I think this gets to the center of what I want this player type to encapsulate—those who view the experience and the attempt as worthwhile, who enjoy the celebration (sometimes a bit too much), and know that the best parts of life are how we connect with others.
With that said, here’s a deck that offers a little bit of everything. It may not be the most cutting edge, nor offer the best chance of winning any single event, but on the other hand, it should carry you through joust and melee respectably, with some options for effective play in each. I won’t detail the different categories of power and synergistic cards this time, but I will offer a few tips.
- Kneel is a powerful tool in virtually any situation. It handles threats or opens key opportunities in joust, but don’t forget that negotiating deals to not kneel your opponent’s best character can be just as effective (or just as fun) in melee.
- Sure, Valar Morghulis (There Is My Claim, 80) makes relying on renown a perilous strategy, but a wide smattering of characters gaining additional power is always a good way to put extra pressure on the opponent. And if nothing else, it gives you a shot at snatching a win, even from a losing position. Just don’t get too attached to those characters.
- Have fun! Now you don’t have to spend as much time tweaking different decks for different events. Just carry this one around and make the best tactical play you can in any given situation.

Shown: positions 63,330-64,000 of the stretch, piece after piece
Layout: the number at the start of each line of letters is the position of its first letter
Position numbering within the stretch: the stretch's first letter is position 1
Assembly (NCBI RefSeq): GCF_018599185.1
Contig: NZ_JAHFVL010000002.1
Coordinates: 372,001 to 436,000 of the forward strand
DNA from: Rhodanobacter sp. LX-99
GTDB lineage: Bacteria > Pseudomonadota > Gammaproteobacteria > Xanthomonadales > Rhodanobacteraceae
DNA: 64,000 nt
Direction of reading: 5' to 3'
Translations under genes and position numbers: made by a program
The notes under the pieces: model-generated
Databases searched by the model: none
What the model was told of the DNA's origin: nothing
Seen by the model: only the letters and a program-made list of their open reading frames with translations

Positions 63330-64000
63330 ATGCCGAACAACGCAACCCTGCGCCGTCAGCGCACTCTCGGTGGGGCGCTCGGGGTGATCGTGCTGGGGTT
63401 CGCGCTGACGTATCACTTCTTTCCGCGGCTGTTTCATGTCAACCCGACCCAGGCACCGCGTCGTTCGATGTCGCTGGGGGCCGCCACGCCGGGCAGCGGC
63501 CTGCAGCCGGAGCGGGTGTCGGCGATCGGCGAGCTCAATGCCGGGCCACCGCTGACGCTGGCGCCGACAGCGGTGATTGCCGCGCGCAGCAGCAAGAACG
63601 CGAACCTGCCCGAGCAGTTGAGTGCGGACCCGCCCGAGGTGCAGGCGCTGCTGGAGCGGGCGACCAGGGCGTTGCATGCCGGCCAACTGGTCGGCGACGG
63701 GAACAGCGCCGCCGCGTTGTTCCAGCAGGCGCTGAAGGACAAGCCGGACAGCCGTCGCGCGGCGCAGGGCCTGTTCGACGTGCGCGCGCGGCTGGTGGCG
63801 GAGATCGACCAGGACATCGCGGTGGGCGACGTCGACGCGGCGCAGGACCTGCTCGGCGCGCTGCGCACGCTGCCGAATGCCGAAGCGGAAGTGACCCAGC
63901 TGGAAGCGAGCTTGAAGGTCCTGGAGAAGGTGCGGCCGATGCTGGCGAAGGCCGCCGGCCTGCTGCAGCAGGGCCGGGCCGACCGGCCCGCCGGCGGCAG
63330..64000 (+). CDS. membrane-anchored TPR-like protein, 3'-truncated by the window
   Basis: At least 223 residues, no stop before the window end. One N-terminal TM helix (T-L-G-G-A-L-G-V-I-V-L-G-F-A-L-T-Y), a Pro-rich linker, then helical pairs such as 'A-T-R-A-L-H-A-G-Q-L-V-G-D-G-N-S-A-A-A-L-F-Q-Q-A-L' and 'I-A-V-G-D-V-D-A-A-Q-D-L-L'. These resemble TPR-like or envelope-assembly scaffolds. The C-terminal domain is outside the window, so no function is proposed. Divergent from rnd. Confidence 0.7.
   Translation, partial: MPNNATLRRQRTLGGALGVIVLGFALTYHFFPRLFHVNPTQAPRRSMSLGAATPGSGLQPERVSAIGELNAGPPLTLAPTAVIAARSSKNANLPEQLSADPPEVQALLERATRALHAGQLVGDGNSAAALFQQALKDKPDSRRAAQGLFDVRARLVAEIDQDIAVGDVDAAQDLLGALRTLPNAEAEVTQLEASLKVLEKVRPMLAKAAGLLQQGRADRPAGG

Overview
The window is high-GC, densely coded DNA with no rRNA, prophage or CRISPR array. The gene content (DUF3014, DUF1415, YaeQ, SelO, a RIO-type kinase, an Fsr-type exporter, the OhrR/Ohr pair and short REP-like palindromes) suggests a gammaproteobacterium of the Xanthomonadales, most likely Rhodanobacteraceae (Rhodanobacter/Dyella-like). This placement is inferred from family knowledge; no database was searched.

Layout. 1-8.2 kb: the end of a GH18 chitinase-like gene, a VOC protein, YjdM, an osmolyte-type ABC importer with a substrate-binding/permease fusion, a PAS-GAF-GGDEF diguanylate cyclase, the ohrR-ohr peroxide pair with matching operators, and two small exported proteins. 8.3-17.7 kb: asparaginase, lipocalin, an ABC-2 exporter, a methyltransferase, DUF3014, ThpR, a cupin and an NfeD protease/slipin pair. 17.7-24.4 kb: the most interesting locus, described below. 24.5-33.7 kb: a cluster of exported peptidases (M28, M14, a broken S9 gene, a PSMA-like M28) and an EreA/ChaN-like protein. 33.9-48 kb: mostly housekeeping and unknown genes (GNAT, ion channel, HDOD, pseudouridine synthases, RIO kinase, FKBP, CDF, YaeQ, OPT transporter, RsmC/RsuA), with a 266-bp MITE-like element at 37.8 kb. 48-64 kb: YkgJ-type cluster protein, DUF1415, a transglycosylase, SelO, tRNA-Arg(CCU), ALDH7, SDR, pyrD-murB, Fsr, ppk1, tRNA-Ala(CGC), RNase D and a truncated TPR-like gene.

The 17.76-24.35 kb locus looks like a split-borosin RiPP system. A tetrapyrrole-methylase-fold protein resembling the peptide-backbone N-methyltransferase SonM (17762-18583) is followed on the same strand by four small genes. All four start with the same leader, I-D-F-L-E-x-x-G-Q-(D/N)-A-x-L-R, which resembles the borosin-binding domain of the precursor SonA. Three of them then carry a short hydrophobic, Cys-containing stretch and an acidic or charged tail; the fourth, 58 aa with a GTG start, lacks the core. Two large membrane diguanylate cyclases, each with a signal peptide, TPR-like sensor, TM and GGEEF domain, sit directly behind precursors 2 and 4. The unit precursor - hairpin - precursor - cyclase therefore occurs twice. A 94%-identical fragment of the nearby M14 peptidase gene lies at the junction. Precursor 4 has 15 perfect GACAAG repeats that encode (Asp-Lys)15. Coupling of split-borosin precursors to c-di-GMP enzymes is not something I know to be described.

Ser Dontos Takes the Field
Total Cards: 60
Faction: House Baratheon
1x Banner of the Rose (Core Set)
1x A Clash of Kings (Core Set)
1x A Noble Cause (Core Set)
1x Calling the Banners (Core Set)
1x Close Call (True Steel)
1x Confiscation (Core Set)
1x Summer Harvest (Called to Arms)
1x Wildfire Assault (Core Set)
1x Alerie Tyrell (Lions of Casterly Rock)
2x Asshai Priestess (For Family Honor)
1x Brienne of Tarth (Ghosts of Harrenhal)
3x Dragonstone Faithful (Core Set)
1x Edric Storm (Lions of Casterly Rock)
3x Fiery Followers (Core Set)
3x Garden Caretaker (Core Set)
1x Littlefinger (Core Set)
1x Maester Cressen (Core Set)
3x Margaery Tyrell (Core Set)
3x Melisandre (Core Set)
1x Moon Boy (The King’s Peace)
1x Randyll Tarly (Core Set)
3x Robert Baratheon (Core Set)
1x Selyse Baratheon (Core Set)
1x Ser Barristan Selmy (True Steel)
1x Ser Davos Seaworth (Core Set)
1x Ser Hobber Redwyne (The King’s Peace)
1x Ser Horas Redwyne (No Middle Ground)
1x Shireen Baratheon (Core Set)
1x The Knight of Flowers (Core Set)
2x Bodyguard (Core Set)
1x Lightbringer (Core Set)
1x Seal of the Hand (Core Set)
2x Dragonstone Port (Core Set)
3x The Kingsroad (Core Set)
3x The Red Keep (Core Set)
3x The Roseroad (Core Set)
2x A Gift of Arbor Red (True Steel)
2x Consolidation of Power (Core Set)
3x Even Handed Justice (Wolves of the North)
1x Put to the Sword (Core Set)
1x Put to the Torch (Core Set)
2x Seen in Flames (Core Set)
Will Lentz is a long-time player of A Game of Thrones: The Card Game, starting back in the Dawn Age of 2002, shortly after the launch of the collectible card game. Since then, he’s been an avid player of the joust format and constant proponent of the melee format. Over that time he’s written quite a lot about the game, co-founded the first A Game of Thrones: The Card Game podcast, claimed multiple top cut finishes, and earned the moniker of “championship-level player.” These days, you can find Will at www.whitebookpodcast.com, where new podcasts are launched each Friday, alongside regularly submitted articles, winning deck list archives, and event listings throughout the week.